An isosceles triangle is circumscribed in a circle of a radius 2m.Determine the minimum poosible area the isosecles triangle can have??

Any other good notes or questions for Optimization problems would be welcomed as well

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- April 22nd 2008, 03:37 AMsomeone21Optimization
An isosceles triangle is circumscribed in a circle of a radius 2m.Determine the minimum poosible area the isosecles triangle can have??

Any other good notes or questions for Optimization problems would be welcomed as well - April 22nd 2008, 06:41 AMmr fantastic
- April 22nd 2008, 07:37 AMsomeone21
- April 22nd 2008, 03:35 PMmr fantastic
- April 22nd 2008, 03:50 PMmr fantastic
Scroll down to the bottom of this: Triangles, Inscribed and Circumscribed Circles

Your circle has a radius r = 2. Let a = c and re-arrange:

.... (1)

where K is the area of the triangle.

You need to find a relationship between a and b and use it to get one variable in terms of the other, b in terms of a say. Substitute this into (1) to get K in terms of a single variable, a say. Now solve dK/da = 0, test nature etc ....

I haven't done it but I wouldn't be surprised if you find b = a gives maximum area, that is, an equilateral triangle has maximum area. - April 22nd 2008, 04:16 PMmr fantastic
Alternatively, you could work with finding the size of the two equal angles at the base of the triangle:

Let the angle at the top vertex of the triangle be of size .

Let the two equal angles at the base of the triangle be of size .

Let*a*be the two equal side lengths of the triangle. Let*b*be the length of the base of the triangle. Let*h*be the height of the triangle. Drop a perpendicular from the top vertex - half of the top vertex angle is and the perpendicular is the height of the triangle.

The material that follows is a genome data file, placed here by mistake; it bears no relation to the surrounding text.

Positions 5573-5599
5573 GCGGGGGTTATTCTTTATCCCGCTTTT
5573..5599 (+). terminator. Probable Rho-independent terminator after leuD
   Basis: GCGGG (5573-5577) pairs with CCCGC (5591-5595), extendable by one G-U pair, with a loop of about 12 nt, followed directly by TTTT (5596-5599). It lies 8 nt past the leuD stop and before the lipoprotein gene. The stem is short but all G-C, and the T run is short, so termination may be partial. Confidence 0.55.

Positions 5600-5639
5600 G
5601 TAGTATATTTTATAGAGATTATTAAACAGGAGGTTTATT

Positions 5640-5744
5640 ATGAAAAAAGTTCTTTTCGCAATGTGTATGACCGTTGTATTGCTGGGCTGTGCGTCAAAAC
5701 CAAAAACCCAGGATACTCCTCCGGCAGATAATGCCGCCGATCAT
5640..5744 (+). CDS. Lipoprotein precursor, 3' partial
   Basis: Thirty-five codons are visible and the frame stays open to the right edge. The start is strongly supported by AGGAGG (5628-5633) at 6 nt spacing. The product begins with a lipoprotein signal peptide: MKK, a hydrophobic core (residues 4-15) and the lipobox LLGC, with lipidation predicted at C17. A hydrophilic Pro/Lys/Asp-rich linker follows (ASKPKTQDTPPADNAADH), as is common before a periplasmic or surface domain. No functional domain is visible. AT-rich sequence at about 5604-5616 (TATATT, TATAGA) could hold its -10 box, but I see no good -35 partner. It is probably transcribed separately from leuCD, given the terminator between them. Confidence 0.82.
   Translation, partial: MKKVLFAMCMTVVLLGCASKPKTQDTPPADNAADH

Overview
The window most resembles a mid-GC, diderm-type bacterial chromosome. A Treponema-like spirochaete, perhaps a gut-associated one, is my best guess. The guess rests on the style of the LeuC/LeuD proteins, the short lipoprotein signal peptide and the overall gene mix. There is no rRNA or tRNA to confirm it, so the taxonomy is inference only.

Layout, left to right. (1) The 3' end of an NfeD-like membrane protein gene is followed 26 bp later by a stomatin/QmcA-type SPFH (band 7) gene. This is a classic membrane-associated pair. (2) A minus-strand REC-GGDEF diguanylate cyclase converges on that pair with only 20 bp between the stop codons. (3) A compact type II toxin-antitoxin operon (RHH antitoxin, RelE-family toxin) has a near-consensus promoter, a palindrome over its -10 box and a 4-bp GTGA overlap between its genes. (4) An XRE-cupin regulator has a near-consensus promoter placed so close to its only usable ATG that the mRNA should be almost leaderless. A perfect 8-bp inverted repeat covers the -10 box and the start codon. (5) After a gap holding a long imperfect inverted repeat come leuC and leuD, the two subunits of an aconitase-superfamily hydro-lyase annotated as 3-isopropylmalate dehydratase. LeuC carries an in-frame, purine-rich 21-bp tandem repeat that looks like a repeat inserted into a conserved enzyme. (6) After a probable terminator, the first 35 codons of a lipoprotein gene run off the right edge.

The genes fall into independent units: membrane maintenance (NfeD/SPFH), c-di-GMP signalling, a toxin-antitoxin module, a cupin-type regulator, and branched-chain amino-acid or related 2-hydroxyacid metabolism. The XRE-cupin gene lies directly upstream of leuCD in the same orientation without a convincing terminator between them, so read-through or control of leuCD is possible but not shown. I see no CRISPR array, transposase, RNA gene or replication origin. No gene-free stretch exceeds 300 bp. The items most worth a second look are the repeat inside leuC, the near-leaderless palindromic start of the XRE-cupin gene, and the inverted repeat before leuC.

Area of any triangle: .

To find the angles that give a maximum triangle area, express the above area in terms and radius (= 2).

You should be able to show that (use the isosceles triangle with sides r = 2, r = 2,*a*and equal angles ). Then:

.

.

.

Therefore:

.

Now solve etc. I get , that is, the triangle is equilateral. Substitute into A to get the maximum area.

Note: I reserve the right for this reply to contain algebraic errors. - April 23rd 2008, 01:58 AMsomeone21
- April 23rd 2008, 01:59 AMsomeone21
- April 23rd 2008, 04:25 AMmr fantastic
- April 23rd 2008, 05:08 AMmr fantastic
Let 2

*b*be the length of the base of the triangle,*a*the length of the other two sides and*h*the height of triangle.

Then*A = bh*.

A relationship between b and h is need so that A can be expressed in terms of a single variable.

Draw a line from the middle of the base to the (top) vertex of the triangle. This line goes through the center of the circle and is the height of the triangle.

Draw a line from the center of the circle to one of the sides of the triangle. This line is perpendicular to that side (why?).

Apply Pythagoras Theorem to the two obvious right-triangles:

.... (1)

.... (2)

You should consider the geometry that gives the red length .....

Solve equations (1) and (2) simultaneously for*b*in terms of*h*(a small bit of algebra for you to do):

.

Therefore A = .......

Solve dA/dh = 0 (I get h = 6). Hence the minimum area of the triangle is equal to .....

Note: As you might anticipate, if you do the calculations you get and so the triangle is equilateral.

Note: I reserve the right for this reply to contain careless errors. - April 23rd 2008, 05:26 AMcolby2152
**One way to think about it....**

An equilateral triangle is a shape where all three sides are of equal length. It is considered a special case of an isosceles triangle. Let s be a side, and A be the area of the triangle.

Since the area of the circle, is always inscribed in the triangle, it is always less than the area of the triangle, so

The limit of A converges to zero, so due to the Squeeze Theorem or Comparison test, the area of the circle converges to zero. The minimum area of the circle is therefore zero. - April 23rd 2008, 07:06 AMsomeone21
- May 5th 2008, 11:10 AMcolby2152